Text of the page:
The Devon Cidermakers Guild (DCG) has failed in an application to have Devon cider registered as a protected food name
The group had claimed the uniqueness of its members’ cider products and the characteristics of the county environment qualified it to become a Protected Designation of Origin (PDO).
In an application to Defra, they said the county has one of the oldest traditions of cider making in the United Kingdom, its ciders being typically clear, softer in character and sweeter in taste than ciders from surrounding counties.
The softer character and rich colour of Devon Cider has been traditionally attributed to the red soils found throughout the county.
They claimed the terroir of Devon, it’s climate, soil, and native microflora, meant that varieties of any apples grown in Devon, native or otherwise, are noticeably distinct from the apples grown in other counties, even those of the same variety.
A historical feature of Devon Cider was that it is usually clarified after fermentation, Hugh Stafford records in 1753 that Devonshire cider was differentiated from the ciders of Hereford and Somerset by its clarity.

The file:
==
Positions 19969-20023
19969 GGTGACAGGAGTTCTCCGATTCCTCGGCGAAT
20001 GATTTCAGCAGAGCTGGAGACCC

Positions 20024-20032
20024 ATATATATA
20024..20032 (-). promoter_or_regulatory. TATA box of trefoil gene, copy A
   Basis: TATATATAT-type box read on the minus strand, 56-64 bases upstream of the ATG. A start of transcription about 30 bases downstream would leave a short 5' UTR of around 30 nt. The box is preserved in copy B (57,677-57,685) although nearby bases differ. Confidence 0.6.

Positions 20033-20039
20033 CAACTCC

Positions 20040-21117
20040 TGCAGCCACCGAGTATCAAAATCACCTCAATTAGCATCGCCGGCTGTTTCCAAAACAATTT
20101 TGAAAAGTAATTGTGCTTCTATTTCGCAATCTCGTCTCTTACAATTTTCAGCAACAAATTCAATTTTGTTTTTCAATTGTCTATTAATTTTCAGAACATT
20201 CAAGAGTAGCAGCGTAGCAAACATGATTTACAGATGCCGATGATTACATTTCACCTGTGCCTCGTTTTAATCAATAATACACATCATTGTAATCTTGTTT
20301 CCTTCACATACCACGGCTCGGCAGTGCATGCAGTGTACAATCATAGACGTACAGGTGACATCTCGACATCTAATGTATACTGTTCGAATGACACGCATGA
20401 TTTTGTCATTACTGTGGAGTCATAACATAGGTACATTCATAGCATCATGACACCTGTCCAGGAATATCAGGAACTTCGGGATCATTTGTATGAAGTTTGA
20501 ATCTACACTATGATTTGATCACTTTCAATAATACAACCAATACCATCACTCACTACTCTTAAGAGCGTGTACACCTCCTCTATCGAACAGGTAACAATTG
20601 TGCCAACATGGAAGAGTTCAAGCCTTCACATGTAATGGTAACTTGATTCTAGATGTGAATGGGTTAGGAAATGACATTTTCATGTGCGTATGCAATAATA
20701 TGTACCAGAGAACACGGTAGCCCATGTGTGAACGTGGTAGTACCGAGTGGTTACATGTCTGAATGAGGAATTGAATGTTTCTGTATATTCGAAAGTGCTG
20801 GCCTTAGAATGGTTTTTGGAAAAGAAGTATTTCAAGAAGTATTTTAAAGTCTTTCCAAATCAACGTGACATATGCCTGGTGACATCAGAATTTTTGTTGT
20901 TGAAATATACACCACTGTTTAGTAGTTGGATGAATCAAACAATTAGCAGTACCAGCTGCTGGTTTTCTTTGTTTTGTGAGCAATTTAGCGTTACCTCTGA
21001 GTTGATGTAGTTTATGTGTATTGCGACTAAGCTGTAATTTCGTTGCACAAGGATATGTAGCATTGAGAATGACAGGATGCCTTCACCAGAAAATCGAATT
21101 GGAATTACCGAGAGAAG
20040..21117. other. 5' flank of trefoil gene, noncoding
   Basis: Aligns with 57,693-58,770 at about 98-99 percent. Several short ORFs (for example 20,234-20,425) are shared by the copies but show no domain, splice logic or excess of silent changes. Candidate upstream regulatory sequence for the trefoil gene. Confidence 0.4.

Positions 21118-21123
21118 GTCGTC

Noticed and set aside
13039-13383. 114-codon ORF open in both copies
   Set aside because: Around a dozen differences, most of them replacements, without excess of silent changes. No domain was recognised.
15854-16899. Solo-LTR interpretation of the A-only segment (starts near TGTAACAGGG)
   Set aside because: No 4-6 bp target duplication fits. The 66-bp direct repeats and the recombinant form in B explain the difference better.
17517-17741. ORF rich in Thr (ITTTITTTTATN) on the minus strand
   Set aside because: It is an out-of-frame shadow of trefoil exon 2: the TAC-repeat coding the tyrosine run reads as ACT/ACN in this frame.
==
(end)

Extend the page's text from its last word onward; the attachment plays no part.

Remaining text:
The UK has 61 geographically protected names which gives legal protection against imitation if it is decided the product has a reputation, characteristics or qualities that are a result of the area it’s associated with.
The designation would become especially important when the UK leaves the EU and would impact on the ability of producers to protect their products.
But in rejecting the application, Defra said Devon is a geologically diverse county with a wide range of rock types (Chalk, Devonian limestones, red sandstones, granites, Culm Measures etc.) and therefore soil types.
The characteristics of “Devon Cider” would depend on whether the cider apples are all grown on one rock type. If they are grown across a range of rock types a link between Devon geology and the cider apples would be much harder to make.
Cider orchards are located throughout Devon with the exception of moorland areas on different rock and soil types. Any effect the geology and microflora may have on the apples will therefore depend on the location of the orchard.
Defra concluded: “It is considered that the applicant group have failed to sufficiently demonstrate that the quality or characteristics of Devon Cider are essentially or exclusively due to the particular geographical environment of Devon.”
A spokesperson for the DCG said: “It’s a great shame that they have taken such a narrow view of the best interests of the cider industry.”